Dance Biopharm had a lot to celebrate in 2018 and if all goes according to plan the private biotech company will have even more to celebrate this year. The company's flagship product – an insulin product delivered via a smart handheld soft mist inhaler – is currently in two confirmatory phase II studies in type 1 and 2 diabetes patients, and Dance plans to initiate two phase III programs in type 2 diabetes patients in 2019.
"2018 was a year where Dance really started to build momentum and come out of stealth mode to move toward a commercially focused company," said Anne Whitaker, who joined Dance in September as director and CEO. Whitaker has worked with diabetes pharmaceutical products at all stages of the product lifecycle and is expected to lead the company's transformation from late-stage development to preparing its lead clinical asset, Dance 501, for commercialization.
In June 2018, the company completed a new private equity financing round securing $24.5 million. SternAegis Ventures, through Aegis Capital Corp., acted as the exclusive placement agent for the offering. Molex Ventures, a subsidiary of Koch Industries also made a substantial equity investment in Dance and helped anchor the round.
Whitaker told MD+DI that the company is currently in the middle of another fundraising round that has raised $10.7 million already and is expected to raise $15 million by the final close on Feb. 4. The proceeds of that round should give Dance the runway to finish its phase II trials and ramp up manufacturing for the device as well as the insulin product.
"This company is well positioned to transform diabetes care by taking the complexity out of insulin delivery and addressing the specific needs of an industry that is experiencing a 9% global growth in new diabetic patients each year," said Lily Yeung, vice president of Molex Ventures and a board observer at Dance.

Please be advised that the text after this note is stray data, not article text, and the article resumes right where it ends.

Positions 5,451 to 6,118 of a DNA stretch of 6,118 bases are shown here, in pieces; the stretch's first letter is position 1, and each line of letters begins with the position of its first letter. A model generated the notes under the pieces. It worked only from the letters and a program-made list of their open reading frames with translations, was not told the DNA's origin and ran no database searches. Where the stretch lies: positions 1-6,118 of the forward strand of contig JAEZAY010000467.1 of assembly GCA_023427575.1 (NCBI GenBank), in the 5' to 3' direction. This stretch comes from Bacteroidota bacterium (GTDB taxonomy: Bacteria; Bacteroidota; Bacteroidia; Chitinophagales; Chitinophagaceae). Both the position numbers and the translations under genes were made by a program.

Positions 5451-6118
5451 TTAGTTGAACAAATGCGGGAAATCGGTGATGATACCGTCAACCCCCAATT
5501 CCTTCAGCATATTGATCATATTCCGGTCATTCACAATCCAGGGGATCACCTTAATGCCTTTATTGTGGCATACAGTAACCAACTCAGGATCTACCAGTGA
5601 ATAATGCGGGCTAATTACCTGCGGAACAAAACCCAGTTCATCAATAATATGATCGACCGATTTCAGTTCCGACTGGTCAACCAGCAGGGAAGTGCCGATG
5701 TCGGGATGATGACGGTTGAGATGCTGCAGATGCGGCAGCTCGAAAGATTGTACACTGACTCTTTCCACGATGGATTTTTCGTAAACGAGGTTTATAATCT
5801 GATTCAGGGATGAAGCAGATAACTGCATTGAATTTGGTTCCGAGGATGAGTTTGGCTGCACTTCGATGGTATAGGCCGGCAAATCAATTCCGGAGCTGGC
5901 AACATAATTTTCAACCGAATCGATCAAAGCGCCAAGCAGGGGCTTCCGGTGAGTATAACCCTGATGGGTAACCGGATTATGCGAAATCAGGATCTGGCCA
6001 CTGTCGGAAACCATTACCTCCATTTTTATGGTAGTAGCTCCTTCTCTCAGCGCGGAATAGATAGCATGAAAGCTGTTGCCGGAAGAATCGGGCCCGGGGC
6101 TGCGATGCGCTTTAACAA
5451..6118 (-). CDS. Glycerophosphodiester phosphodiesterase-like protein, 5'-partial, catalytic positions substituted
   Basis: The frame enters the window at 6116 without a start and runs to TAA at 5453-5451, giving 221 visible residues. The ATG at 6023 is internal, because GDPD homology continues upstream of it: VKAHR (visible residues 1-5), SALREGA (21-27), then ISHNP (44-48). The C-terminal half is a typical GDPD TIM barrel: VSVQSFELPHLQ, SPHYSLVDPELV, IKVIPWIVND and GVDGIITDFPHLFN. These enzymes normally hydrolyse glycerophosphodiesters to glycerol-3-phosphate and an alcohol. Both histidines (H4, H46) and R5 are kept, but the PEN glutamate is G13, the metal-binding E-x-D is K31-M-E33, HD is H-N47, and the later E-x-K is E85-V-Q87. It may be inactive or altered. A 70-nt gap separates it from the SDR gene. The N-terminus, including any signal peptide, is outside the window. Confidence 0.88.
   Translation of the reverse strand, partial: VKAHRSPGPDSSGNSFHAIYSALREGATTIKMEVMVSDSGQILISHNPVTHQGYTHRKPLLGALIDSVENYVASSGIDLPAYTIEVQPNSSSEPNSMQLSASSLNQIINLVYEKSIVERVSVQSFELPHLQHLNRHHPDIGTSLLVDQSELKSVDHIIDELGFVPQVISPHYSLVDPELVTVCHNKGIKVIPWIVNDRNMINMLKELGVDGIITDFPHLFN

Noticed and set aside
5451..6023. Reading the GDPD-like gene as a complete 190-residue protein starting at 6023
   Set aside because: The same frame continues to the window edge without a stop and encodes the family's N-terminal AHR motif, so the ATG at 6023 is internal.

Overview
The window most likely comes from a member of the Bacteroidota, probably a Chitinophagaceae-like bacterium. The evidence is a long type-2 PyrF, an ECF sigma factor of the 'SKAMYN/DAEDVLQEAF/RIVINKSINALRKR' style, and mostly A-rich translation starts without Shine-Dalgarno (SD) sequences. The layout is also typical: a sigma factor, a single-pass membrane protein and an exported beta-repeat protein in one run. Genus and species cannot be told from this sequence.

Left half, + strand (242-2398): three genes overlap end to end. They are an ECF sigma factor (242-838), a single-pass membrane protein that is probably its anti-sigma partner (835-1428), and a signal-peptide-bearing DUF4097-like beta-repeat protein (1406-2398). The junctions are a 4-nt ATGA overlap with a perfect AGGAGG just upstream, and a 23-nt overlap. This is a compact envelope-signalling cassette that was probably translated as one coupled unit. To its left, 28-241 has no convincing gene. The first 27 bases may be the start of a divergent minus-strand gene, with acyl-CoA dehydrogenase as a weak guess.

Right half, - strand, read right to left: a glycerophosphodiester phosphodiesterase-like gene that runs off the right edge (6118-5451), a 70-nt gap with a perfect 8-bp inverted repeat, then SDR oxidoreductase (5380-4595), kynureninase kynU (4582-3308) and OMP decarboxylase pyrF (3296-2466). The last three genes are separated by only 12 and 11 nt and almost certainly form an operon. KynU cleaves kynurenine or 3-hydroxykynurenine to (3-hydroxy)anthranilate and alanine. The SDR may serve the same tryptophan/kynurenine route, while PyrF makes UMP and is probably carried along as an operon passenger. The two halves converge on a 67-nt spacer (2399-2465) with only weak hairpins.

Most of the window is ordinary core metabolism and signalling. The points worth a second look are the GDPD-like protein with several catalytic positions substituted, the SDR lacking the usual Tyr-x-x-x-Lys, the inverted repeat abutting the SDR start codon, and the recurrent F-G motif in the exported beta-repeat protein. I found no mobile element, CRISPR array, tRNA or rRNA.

Dance operates a lean and agile organization that engages with key partners across the value chain. Throughout 2018, the company continued to fortify its relationship with partners such as Dongbao Pharma, its insulin API provider and development joint venture partner in China. Dongbao has committed to equally sharing the development cost of Dance 501 in China. With this approach to strategic partnerships, Dance avoids the capital investment usually required for staffing and building manufacturing facilities.
"Dance is at an exciting stage, and we are preparing the market for Dance 501 by building awareness of our company innovations, value to patients and healthcare providers, and our product IP," Whitaker said. "We also seek to demonstrate patient preference for our soft mist inhaled medicine over injections and how this new generation of inhaled drug delivery has the potential to improve medication adherence and patient outcomes.”
Inhaled insulin delivery offers a potentially promising needle-free alternative. Dance 501 has been designed to enable convenient and confident delivery of insulin into a patient’s lungs in just a few breaths, yielding high lung deposition and distribution.
The Dance-501 insulin inhaler is based on vibrating mesh micropump technology developed and commercialized by Aerogen. Dance chose to develop a liquid formulation of insulin, instead of a dry powder, to lower manufacturing costs, eliminate coughing, and facilitate ease-of-use.
The International Diabetes Federation’s (IDF) Diabetes Atlas eighth edition estimates that roughly 425 million adults were living with diabetes in 2017. According to Atlas, 325 million people were at risk of developing type 2 diabetes in 2017, and $727 billion dollars was attributed to the treatment of patients with diabetes that year. IDF forecasts the number of adult patients with diabetes to grow to about 629 million by 2045.